The difficulty of integrating Social Media followers with CRM users was raised by Katrina Velasco, Digital Communications & Marketing Strategist at Bloodwise. Options are limited here, but changing the event signup process to collect Twitter handles etc. will allow some degree of connection between the two. The wording to collect this data must demonstrate to the user the benefits of supplying this information.
If a charity has an active Social Media team that engages with event participants, it is easy to show that you will be able to help with fundraising and event promotion socially. Engaging with a brand to highlight a person’s sacrifice and dedication to the cause is always well received.
Many charities have regional representation on Social Media, which can prove difficult when coordinating a unified event promotion. If these accounts are not administered on a national level, regular communication and meetups should be held to re-inforce the overall vision and voice of the brand.
Journey analysis by device type was the next area of discussion. Emma talked about the ease of reviewing this information in Google Analytics if the URL changes per journey. It is also possible to pass identifying data to GA even if the URL remains constant through a multi-stage donation or signup process.
This data allows you to see if there is a drop-off point through the process. Is it a natural exit point, or are they leaving because there is a problem? It is possible that their journey took them elsewhere on site. Putting event tracking in place on Next and Previous buttons or links will help give clarity, such as whether they needed more information before progressing. It could be that users typically are comfortable with many steps of the journey, but there may be sticking points that they need hand holding through.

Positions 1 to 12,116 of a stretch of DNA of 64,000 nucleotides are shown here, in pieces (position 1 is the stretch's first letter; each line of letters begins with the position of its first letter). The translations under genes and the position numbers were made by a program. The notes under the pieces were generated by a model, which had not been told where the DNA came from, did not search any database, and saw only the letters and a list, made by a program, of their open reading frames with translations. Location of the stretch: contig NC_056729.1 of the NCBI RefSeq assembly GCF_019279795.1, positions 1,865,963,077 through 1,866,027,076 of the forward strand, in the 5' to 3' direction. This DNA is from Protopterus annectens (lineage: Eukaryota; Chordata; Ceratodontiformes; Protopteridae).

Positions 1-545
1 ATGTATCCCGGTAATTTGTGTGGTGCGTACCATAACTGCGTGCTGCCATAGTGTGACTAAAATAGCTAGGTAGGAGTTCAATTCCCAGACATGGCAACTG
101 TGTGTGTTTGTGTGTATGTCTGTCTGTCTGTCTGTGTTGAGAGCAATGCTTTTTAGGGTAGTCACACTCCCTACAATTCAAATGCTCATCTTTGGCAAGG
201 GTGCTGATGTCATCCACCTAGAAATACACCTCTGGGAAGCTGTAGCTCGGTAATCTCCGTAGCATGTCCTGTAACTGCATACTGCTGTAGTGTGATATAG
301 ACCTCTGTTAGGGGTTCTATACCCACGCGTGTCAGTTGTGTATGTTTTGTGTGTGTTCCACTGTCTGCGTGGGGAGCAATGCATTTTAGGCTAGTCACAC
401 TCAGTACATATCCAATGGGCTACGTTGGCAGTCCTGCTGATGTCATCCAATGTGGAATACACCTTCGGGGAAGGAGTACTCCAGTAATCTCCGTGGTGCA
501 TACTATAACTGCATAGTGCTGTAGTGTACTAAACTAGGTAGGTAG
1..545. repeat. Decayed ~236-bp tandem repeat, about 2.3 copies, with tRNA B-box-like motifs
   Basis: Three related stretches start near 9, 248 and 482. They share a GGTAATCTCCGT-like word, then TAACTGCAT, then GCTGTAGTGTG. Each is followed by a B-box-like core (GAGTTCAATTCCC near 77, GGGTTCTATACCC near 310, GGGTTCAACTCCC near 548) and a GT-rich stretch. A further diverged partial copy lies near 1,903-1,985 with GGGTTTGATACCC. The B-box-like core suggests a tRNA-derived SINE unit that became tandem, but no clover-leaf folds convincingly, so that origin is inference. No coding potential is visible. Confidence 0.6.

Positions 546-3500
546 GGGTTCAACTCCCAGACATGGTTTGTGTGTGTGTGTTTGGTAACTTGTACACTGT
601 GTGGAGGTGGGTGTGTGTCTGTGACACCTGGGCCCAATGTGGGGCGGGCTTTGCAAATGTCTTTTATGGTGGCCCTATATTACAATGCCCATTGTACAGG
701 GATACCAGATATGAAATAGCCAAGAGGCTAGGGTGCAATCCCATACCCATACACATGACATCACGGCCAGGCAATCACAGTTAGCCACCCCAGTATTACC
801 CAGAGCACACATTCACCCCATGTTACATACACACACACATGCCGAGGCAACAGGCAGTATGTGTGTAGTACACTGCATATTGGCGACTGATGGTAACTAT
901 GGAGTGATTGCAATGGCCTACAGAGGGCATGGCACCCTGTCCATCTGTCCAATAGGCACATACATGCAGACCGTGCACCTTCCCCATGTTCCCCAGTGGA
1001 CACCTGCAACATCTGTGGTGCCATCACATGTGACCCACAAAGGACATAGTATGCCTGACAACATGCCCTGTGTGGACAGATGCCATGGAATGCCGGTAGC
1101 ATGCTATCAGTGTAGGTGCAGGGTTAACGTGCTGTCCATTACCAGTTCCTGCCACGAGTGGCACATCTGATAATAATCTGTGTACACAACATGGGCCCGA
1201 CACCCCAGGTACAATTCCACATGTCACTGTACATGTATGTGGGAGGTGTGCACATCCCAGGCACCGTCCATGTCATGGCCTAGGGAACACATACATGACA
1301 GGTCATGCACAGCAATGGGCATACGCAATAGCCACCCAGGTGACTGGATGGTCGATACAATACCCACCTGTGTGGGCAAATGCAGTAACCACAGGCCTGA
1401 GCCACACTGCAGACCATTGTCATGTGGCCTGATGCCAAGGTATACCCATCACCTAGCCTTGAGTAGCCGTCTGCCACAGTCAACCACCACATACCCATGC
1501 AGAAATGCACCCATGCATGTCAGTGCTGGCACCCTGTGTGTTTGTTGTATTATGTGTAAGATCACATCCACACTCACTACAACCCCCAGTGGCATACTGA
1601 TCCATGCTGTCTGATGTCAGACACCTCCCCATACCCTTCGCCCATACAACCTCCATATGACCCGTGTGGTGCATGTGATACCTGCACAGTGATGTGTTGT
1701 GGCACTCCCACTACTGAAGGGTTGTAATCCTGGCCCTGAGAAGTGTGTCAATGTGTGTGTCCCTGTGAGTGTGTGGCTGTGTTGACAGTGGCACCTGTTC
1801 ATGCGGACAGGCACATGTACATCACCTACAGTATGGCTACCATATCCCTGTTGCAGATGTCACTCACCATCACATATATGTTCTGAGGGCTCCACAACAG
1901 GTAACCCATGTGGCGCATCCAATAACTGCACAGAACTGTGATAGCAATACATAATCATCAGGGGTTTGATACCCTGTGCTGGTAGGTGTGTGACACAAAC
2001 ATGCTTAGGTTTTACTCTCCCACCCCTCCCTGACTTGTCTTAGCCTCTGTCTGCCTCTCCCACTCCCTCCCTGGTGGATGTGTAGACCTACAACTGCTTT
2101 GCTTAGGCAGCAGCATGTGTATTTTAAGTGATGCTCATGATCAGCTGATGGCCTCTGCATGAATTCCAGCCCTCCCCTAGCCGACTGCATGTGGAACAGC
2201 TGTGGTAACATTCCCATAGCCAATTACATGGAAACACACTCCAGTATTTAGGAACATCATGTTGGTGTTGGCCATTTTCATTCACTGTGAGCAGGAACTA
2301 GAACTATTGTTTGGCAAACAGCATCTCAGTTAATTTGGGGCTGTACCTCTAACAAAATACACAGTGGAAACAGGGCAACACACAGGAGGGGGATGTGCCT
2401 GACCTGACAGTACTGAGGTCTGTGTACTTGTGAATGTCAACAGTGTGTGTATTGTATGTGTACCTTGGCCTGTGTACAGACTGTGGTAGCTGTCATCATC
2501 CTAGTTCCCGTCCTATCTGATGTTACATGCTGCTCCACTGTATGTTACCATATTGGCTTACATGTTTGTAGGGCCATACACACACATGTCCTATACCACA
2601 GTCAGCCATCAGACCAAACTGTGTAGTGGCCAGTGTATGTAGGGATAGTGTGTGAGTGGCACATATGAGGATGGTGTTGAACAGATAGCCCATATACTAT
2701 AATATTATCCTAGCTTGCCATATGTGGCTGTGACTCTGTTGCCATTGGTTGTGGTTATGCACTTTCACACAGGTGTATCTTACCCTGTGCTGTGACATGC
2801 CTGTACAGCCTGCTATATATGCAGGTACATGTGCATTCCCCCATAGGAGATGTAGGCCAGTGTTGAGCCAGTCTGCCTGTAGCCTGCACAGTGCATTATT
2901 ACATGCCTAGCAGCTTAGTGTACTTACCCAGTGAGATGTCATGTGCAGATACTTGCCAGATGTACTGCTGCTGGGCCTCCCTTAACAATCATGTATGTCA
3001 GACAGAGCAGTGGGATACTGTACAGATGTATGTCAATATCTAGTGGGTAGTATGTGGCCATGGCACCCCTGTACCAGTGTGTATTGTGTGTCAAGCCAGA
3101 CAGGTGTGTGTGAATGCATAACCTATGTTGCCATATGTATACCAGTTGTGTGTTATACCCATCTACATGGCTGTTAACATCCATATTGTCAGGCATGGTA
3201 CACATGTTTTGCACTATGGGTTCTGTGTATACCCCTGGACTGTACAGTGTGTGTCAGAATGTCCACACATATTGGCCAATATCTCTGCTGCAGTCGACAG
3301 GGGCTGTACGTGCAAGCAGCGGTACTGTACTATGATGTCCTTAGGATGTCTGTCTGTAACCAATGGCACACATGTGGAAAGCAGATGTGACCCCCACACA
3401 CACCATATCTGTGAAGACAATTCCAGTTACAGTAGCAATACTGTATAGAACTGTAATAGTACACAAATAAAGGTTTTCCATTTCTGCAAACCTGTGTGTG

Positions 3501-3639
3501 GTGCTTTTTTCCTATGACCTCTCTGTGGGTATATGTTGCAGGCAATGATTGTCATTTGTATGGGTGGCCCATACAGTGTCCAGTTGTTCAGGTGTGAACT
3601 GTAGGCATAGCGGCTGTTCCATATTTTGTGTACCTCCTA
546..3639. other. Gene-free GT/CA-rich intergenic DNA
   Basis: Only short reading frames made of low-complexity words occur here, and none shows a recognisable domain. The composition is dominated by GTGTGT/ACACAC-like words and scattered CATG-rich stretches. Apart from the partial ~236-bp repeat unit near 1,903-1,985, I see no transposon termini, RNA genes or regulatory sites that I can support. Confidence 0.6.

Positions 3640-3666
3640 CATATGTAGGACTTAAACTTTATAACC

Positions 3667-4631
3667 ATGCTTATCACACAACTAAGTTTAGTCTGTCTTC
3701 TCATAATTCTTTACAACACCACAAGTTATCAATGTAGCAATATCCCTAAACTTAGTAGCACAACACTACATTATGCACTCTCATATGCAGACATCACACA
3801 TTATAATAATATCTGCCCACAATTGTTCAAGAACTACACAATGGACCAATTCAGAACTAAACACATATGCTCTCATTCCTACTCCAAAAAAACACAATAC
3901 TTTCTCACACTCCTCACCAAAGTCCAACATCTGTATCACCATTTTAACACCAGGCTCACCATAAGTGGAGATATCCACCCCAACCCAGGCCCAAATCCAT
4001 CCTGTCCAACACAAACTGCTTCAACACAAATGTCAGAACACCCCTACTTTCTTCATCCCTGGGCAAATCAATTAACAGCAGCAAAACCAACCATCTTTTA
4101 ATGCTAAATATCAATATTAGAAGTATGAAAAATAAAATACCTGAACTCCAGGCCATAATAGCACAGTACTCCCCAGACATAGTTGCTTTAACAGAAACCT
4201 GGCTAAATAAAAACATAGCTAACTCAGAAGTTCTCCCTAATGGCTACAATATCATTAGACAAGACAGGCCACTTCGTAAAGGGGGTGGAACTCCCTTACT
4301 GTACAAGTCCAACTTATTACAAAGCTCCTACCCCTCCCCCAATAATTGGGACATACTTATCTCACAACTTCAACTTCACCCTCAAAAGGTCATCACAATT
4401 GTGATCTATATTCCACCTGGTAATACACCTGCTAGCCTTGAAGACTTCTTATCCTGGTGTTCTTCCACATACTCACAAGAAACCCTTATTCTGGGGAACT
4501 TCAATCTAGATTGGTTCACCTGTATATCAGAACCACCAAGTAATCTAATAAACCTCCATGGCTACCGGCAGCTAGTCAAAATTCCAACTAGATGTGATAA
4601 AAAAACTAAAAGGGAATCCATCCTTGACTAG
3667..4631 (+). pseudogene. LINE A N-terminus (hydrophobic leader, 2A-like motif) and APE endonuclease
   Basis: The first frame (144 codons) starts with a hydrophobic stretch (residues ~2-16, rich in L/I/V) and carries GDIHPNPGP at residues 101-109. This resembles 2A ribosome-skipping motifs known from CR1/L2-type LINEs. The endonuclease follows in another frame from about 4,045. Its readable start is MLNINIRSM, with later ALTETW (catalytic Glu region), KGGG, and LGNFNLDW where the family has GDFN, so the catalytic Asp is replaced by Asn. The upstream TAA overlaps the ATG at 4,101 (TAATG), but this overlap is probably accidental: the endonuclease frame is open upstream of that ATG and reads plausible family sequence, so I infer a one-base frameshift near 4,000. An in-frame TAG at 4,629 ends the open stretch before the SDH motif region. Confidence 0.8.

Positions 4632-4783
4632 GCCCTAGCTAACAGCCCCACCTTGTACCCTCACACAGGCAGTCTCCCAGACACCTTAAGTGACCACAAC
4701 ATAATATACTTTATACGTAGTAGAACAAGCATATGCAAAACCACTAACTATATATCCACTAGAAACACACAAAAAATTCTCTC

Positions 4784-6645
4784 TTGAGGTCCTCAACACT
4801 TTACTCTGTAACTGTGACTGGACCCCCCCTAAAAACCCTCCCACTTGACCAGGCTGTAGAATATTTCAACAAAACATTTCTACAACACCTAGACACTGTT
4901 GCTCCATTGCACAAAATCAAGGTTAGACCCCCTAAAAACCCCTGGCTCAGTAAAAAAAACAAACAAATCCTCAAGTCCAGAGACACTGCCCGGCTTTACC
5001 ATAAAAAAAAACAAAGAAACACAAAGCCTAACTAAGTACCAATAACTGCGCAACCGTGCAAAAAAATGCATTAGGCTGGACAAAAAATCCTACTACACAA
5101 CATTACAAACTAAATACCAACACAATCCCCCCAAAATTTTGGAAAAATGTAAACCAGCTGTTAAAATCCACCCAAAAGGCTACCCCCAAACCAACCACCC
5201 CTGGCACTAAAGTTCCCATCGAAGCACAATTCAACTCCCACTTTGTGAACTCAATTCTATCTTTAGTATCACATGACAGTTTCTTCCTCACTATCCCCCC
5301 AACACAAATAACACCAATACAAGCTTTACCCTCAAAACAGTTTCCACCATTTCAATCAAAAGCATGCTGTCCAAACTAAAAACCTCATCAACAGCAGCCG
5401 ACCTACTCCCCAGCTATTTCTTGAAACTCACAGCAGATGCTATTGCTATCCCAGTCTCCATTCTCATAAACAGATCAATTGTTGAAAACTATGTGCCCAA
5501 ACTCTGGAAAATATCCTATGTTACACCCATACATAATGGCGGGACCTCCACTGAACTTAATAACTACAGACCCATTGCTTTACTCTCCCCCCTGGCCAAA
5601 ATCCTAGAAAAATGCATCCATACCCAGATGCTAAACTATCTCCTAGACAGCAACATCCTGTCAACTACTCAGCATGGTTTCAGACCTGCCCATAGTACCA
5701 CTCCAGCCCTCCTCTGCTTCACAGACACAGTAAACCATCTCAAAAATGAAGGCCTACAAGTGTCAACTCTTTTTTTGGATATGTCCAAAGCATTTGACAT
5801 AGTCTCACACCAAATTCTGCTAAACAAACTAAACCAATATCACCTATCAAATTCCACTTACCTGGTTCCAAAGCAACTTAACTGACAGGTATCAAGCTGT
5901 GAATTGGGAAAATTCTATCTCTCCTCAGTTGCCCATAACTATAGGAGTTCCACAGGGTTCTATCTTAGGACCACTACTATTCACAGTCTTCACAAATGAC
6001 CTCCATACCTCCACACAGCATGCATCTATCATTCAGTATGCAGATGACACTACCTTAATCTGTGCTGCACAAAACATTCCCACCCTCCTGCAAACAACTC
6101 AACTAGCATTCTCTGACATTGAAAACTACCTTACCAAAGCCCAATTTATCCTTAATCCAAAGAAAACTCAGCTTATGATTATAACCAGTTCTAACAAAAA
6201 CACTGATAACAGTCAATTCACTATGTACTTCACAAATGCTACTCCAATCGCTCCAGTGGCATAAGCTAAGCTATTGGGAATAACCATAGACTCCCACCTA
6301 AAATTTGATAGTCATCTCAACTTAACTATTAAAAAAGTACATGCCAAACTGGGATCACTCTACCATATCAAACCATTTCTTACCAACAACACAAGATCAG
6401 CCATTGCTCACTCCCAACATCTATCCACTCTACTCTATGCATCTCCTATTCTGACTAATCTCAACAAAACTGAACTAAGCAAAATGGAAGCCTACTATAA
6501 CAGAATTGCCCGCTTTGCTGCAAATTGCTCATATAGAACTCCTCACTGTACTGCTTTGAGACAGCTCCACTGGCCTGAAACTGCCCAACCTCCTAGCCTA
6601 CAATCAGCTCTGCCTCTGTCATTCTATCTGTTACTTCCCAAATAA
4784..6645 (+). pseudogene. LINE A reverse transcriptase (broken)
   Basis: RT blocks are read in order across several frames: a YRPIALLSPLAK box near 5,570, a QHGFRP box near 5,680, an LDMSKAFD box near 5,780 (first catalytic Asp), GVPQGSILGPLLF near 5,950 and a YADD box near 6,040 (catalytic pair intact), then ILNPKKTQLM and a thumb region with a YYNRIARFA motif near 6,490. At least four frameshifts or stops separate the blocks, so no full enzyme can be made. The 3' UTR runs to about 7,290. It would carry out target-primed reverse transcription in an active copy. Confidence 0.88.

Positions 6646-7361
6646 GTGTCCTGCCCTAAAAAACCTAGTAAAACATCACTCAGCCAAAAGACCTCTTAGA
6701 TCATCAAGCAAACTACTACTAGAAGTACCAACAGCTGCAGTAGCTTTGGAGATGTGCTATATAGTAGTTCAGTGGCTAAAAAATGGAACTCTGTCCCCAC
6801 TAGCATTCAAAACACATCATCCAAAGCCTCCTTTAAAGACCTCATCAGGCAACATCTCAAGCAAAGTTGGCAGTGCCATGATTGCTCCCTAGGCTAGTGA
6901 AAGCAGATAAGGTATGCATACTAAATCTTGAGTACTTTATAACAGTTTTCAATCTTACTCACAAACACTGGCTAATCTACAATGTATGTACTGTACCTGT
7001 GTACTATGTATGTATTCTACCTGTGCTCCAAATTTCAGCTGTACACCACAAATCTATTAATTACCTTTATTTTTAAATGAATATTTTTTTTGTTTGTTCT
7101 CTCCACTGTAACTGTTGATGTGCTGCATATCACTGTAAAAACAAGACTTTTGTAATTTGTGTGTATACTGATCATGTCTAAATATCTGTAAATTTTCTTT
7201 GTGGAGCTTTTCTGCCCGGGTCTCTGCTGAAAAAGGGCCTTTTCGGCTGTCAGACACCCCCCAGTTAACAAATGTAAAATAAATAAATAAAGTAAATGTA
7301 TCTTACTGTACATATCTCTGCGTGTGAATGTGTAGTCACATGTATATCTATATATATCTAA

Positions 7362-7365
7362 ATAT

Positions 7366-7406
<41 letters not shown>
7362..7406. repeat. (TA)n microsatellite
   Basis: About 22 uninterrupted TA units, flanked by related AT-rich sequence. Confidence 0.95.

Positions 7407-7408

Owen Bowden questioned the best way to set goals measuring effectiveness of information areas. Emma’s advice was to work out the benchmark for different areas then set goals for lower than average Bounce Rate, higher Time On Site etc. You could also look to set up segments of people who did or didn’t view an area of the website. These segments could then be used to view the ecommerce and goal reports to determine effectiveness.
As always, towards the end of the session we asked each attendee what their key takeaway from the session was:
Linh Lieu, Digital Marketing Manager at JDRF UK:
“There is a wealth of information in Google Analytics, you just need to know how to find it.”
Katrina Velasco, Digital Communications & Marketing Strategist, Bloodwise:
“Understand the behaviour of your users, not just tracking goals.”
Owen Bowden, Insight & Analysis Manager, Bloodwise:
“Investigate setting up different types of goals to measure effectiveness.”
Marysia McSperrin, Communications Officer, SPANA:
“Personalise content and use segments to understand data.”
George Mitchell, Digital Producer, The British Red Cross:
“Investigate UX more, as there is much more to learn about user journeys.”
Tom Crowe, Digital Co-ordinator, The Children’s Society:
“Make your data work harder in Google Analytics, check drop-off rates by device.”
Nick Shread, Head of Third Sector, 4Ps Marketing:
“Annotate extensively in Google Analytics. These give context to data and provide understanding to variations in trends based upon your documented events.”
Emma Haslam, Head of Skills, 4Ps Marketing:
“Don’t underestimate the planning stage of any project. What data can you capture, how can you use this data effectively?”
We hold our Third Sector Digital Breakfast bi-monthly and new attendees are most welcome. If you work in a marketing role for a charity and have an interest in helping take them forward digitally, please do get in touch with Nick Shread to reserve your place at our next breakfast.
This is only one of the reasons why 4Ps isn’t just another SEO agency. If your organisation could benefit from persona creation guidance, including tracking effectiveness through analytics, then you should consider the third sector team at 4Ps. Contact us now to find out more – what could a 4Ps analytics consultant do for your organisation?